The rise and fall of Alice In Chains and its charismatic frontman Layne Staley is very much in line of what happened to many grunge bands who had their big break in the early nineties. They struck gold with their Facelift, Dirt and Jar Of Flies albums only to fade away in drug related affairs. It ultimately led to the tragic death of vocalist Layne Staley. The other band members went their separate ways. Guitarist/main composer Jerry Cantrell released a couple of solo records over the years. Three years ago the band reformed again – this time with William DuVall on lead vocals. The guys also released a brand new album, entitled Black Gives Way To Blue.
One of the first striking features of Black Gives Way To Blue is its overall freshness and cohesiveness. The material is instantly recognizable as vintage Alice In Chains, but also stays very much in the here and now. The band sounds relieved. The innate darkness still lurks in the background, but it isn’t as dense as on the self-titled album for instance.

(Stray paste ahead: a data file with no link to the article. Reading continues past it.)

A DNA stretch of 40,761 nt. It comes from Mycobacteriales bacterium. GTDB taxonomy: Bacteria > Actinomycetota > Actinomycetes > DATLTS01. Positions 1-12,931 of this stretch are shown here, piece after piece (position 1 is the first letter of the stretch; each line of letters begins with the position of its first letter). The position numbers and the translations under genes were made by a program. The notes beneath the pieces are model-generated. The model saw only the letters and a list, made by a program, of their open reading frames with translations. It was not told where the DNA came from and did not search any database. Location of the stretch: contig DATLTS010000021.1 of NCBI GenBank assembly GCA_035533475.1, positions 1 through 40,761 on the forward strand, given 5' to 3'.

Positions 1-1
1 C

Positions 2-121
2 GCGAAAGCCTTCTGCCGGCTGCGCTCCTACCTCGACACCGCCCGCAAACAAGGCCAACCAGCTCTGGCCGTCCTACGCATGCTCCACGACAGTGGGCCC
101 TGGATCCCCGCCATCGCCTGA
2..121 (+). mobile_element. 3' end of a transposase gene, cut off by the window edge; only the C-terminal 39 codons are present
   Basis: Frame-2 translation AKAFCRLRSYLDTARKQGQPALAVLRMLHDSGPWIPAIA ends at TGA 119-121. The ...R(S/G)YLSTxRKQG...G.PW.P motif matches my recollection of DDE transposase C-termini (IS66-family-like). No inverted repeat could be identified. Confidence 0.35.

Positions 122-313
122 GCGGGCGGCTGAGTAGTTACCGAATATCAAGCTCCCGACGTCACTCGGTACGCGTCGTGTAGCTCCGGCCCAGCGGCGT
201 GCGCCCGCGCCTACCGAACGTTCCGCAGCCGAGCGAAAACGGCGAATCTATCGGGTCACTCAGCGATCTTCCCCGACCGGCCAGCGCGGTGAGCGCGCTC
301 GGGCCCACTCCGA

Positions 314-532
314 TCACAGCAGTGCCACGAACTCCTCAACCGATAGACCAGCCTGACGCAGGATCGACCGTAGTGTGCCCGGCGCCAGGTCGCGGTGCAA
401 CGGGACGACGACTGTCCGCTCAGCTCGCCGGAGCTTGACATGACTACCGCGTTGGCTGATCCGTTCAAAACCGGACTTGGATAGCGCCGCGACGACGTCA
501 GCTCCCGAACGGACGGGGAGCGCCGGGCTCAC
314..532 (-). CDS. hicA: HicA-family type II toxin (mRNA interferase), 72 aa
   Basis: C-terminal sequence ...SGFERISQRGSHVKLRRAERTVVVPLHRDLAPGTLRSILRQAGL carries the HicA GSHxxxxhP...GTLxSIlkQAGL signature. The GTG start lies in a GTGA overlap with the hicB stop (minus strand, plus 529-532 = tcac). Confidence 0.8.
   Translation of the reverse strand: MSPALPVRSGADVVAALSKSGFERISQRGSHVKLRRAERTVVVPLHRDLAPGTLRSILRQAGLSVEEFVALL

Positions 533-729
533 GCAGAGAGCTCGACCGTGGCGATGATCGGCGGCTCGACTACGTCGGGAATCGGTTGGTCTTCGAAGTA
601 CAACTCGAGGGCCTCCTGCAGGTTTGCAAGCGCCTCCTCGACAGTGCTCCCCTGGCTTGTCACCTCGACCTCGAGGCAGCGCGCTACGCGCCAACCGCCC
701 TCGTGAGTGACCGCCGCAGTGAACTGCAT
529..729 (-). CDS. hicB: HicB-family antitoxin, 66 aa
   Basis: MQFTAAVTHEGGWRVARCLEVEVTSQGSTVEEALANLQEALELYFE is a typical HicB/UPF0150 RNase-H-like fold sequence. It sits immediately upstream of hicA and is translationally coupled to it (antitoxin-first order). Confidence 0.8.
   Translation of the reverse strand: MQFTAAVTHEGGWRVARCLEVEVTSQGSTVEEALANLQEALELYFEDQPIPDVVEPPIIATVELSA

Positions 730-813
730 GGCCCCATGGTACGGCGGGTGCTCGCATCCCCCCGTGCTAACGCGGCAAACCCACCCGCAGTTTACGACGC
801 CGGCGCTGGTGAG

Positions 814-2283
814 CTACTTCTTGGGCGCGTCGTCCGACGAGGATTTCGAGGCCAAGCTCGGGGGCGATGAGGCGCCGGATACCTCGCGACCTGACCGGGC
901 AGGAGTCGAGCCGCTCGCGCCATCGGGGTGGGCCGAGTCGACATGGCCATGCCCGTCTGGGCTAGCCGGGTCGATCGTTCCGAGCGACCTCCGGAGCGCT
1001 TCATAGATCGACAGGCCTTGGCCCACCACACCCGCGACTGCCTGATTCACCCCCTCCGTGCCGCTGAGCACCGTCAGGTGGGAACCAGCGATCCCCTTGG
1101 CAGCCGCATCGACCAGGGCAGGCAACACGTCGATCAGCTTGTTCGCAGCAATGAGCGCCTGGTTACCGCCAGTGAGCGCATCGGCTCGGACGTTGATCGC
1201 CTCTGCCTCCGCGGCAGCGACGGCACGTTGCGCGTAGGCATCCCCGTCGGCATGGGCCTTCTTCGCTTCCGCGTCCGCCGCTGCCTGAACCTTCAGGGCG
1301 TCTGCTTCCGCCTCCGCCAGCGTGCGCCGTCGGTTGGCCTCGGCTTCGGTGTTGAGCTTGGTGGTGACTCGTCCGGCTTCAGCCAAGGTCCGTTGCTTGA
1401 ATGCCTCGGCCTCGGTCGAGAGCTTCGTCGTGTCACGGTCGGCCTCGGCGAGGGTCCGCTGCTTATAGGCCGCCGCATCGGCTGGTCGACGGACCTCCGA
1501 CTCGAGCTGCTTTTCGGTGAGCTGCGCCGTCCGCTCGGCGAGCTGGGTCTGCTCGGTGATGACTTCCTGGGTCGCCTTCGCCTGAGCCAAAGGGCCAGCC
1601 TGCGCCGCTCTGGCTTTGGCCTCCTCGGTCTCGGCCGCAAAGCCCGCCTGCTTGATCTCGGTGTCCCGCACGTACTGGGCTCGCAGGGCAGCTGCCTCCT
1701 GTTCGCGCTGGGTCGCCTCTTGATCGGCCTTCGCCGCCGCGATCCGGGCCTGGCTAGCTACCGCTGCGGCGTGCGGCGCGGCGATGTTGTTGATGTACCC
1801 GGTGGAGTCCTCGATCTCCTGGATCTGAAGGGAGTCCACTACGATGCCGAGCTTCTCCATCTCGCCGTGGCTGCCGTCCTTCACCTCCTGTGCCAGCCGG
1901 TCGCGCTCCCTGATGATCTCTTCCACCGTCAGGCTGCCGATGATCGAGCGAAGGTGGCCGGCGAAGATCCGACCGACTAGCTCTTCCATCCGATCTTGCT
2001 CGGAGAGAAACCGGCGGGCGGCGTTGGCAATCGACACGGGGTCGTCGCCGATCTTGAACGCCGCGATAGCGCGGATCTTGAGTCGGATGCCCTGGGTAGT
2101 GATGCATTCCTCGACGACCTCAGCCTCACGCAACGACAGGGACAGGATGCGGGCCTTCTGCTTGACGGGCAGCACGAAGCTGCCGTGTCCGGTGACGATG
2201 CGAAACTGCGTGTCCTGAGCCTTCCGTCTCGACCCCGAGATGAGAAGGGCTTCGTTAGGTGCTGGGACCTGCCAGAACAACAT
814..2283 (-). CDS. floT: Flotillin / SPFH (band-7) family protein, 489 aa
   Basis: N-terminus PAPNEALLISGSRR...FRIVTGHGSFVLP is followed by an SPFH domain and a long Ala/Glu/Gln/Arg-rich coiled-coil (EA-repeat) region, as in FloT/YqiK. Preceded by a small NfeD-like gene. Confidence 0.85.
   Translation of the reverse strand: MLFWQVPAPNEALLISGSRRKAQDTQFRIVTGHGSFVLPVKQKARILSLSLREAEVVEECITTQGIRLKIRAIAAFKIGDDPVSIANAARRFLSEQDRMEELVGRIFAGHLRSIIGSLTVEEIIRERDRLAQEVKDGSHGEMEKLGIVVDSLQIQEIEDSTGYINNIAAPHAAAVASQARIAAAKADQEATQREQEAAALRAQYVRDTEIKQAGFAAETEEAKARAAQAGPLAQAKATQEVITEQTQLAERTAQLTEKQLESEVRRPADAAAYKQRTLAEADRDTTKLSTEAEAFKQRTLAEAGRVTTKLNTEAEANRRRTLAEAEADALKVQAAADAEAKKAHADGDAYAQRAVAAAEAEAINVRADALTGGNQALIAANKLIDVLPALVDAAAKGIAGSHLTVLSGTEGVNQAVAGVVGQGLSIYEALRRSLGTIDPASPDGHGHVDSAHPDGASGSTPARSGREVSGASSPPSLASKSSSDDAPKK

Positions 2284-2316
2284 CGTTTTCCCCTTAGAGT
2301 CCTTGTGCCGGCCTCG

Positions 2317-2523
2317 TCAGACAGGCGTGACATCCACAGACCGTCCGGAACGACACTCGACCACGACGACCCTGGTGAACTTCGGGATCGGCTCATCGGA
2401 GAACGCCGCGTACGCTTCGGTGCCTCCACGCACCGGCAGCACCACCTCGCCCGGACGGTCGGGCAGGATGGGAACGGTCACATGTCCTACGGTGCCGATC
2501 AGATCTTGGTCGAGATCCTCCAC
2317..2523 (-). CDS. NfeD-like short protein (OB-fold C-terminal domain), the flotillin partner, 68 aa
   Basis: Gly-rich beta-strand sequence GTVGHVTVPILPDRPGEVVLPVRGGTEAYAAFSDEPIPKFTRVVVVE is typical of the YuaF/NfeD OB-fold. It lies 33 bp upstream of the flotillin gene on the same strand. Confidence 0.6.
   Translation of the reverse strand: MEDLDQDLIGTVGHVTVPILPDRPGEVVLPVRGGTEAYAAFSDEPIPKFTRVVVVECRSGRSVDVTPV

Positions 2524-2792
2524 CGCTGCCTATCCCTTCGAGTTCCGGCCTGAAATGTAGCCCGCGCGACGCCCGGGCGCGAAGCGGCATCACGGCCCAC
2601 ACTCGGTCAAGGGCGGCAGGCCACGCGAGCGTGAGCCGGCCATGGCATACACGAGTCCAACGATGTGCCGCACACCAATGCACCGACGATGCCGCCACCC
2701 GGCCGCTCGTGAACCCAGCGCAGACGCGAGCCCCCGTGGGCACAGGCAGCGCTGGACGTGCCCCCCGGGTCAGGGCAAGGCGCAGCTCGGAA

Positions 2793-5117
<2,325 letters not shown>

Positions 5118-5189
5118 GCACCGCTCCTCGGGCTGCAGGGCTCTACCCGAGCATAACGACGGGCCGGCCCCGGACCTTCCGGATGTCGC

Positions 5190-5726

Another trademark feature of Alice Of Chains has always been the harmonised vocals by Layne Staley and Jerry Cantrell. This element has luckily been preserved. William DuVall proves himself to be more than a capable replacement in the vocal department. His lead vocals are particularly impressive, especially on Last Of My Kind. Jerry Cantrell also stepped up in the lead vocal department.
The rhythm section, consisting of Mike Inez on bass and Sean Kinney on drums, prove themselves to be as reliable as ever. They provide the solid foundation on which Black Gives To Blue firmly rests.
I somewhat miss instantly classic songs in the vein of Rooster, Would and Nutshell on this album, but this is compensated by the aforementioned cohesiveness and overall quality of tracks like All Secrets Known, Check My Brain, A Looking In View, Acid Bubble and Private Hell.
Black Gives Way To Blue is first and foremost a very solid and sincere comeback album. It may not have the classic feeling of Dirt or Facelift, but it is a very impressive effort in its own right. I’m sure Layne Staley would smile up there in the Great Gig In The Sky.
written by Raymond Westland